More and more Malaysians are jumping on the gluten-free bandwagon now, but is that actually a good thing? Going gluten-free is only useful if you have been diagnosed with celiac disease or sensitivity to wheat, but of course you are free to try out different diets and see how your body reacts to it.

However, if you are trying out gluten-free food, be aware that just because a product has been labelled gluten-free doesn’t mean it’s healthy.

Take a look at the ingredients, more often than not they’ll contain a long list of additives, which are there to replace the wheat protein that’s been taken out. They are also often packed with sugar and other ingredients to make them taste the same / better than their gluten-filled counterparts.

At the end of the day, a cookie is still a cookie, whether it’s gluten-free or not, and it packs the same (if not more) amount of calories. You still have to be careful about what you eat, otherwise your scale might shock you.

If you want to try a gluten-free diet, go for fresh produce. You can never go wrong with a diet rich in veggies, fruits, and lean protein.

7. Bottled Tea Drinks

Source: 21food.com

Source: 21food.com

Tea is healthy. Nobody’s going to refute that. But if you think you’re making the smarter choice by choosing the iced lemon tea at the cinema, you’re not. Most bottled teas contain lots of added sugar and flavourings. An example would F&N Seasons Iced Lemon Tea, it contains 11.6g of sugar for every 100ml, so in just ONE 500ml bottle you’re already way past the suggested daily sugar limit. If it’s sweet, it’s probably not great for you. Go for unsweetened tea, or make your own! 

8. Energy Bars 

Source: personal.psu.edu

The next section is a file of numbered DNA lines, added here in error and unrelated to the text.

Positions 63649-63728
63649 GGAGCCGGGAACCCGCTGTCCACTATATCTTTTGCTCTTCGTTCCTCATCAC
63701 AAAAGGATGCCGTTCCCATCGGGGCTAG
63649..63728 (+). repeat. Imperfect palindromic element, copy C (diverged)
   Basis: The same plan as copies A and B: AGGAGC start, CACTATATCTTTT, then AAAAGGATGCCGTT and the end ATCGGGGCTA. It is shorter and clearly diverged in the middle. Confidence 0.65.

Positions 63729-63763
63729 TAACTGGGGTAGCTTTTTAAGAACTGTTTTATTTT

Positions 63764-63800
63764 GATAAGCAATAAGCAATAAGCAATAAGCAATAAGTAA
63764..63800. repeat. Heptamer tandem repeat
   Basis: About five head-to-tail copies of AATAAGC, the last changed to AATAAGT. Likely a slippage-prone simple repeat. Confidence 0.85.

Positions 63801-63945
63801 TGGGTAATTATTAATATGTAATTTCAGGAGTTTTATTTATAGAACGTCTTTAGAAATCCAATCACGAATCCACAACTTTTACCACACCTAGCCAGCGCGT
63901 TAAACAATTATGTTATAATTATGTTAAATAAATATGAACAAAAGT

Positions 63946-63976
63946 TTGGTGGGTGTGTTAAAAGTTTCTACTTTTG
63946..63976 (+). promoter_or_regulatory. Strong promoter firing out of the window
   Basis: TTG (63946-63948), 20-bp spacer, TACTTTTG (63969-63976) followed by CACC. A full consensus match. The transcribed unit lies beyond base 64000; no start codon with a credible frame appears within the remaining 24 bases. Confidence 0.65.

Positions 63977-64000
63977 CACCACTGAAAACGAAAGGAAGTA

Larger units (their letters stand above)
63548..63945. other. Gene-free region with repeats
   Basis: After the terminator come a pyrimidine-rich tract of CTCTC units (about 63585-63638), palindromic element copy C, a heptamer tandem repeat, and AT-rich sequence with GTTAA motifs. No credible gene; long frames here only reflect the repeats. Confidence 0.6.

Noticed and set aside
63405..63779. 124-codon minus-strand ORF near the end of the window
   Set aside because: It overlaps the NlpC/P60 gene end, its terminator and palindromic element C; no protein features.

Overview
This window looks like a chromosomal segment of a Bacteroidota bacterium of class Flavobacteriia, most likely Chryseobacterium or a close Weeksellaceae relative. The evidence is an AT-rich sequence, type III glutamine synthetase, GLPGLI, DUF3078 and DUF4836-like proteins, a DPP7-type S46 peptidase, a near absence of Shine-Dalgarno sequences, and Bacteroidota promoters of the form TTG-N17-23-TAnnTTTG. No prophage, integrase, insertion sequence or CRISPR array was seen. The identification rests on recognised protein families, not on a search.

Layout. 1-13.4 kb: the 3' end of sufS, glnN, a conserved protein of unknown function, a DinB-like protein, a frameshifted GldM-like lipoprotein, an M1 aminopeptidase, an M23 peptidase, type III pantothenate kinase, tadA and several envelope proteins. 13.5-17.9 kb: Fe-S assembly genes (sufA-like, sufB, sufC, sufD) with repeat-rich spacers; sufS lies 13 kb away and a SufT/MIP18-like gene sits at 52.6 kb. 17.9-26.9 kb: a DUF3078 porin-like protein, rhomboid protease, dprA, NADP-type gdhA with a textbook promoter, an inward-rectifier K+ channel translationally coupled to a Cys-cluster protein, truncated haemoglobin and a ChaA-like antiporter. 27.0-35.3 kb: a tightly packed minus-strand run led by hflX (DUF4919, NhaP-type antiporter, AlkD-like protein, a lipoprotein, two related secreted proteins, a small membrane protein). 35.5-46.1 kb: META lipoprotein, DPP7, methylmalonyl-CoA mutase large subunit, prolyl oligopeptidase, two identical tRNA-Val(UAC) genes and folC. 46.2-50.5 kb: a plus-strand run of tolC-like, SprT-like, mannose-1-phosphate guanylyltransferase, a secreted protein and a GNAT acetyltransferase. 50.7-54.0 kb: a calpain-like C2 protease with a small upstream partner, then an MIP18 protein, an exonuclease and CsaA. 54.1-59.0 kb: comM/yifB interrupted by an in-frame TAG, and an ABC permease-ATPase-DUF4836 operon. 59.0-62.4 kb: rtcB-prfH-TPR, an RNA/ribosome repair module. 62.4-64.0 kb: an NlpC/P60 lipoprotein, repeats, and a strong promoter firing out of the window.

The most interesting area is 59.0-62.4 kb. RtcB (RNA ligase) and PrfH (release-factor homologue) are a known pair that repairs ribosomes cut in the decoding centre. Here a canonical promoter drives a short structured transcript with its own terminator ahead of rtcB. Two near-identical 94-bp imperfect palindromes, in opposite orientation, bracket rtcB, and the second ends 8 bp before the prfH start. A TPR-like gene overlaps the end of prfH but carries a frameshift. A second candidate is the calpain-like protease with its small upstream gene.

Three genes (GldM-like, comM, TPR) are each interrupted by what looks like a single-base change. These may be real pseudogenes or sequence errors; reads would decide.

Source: personal.psu.edu

They’re usually standing proudly in the health food or breakfast aisle, but are they really the perfect snack before your workout?

Take a look at the ingredients before making your purchase. Watch out for things like sugar, high fructose corn syrup, and other additives you don’t really want. Also, look at the calorie count of each bar. Most of them are small but pack 100-350 calories each. If you’re chowing down multiple of these before every workout, you’re basically cancelling out all your workouts. So stay away. Instead, try making your own with this recipe here.

9. Multi-Grain Products

There are plenty of products in the supermarket that may sound healthy, but aren’t actually healthy. These include products labelled multi-grain, 9-grain, or x-amount of grain. You might mistake them for whole grain, but they’re not really wholegrain. Whole grain means that all parts of the grain kernal — bran, germ, and endosperm — are used, while multi-grain just means they’re using more than one type of grain, but it’s not necessarily whole grain.

Learn the difference | Source: theglutenfreetable.com

Learn the difference | Source: theglutenfreetable.com

One surefire way to catch this is to check the labels or ingredients list — you should not see words like “bleached flour”, “unbleached wheat flour”, but should see words like “whole”.

So shop smart, and eat smart! 


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A writer with a penchant for alliteration, Jolene is also a seaweed and green tea junkie in a love/hate relationship with working out. She likes reading everything, from cereal boxes to tombstone inscriptions, and trying to find meaning behind the words.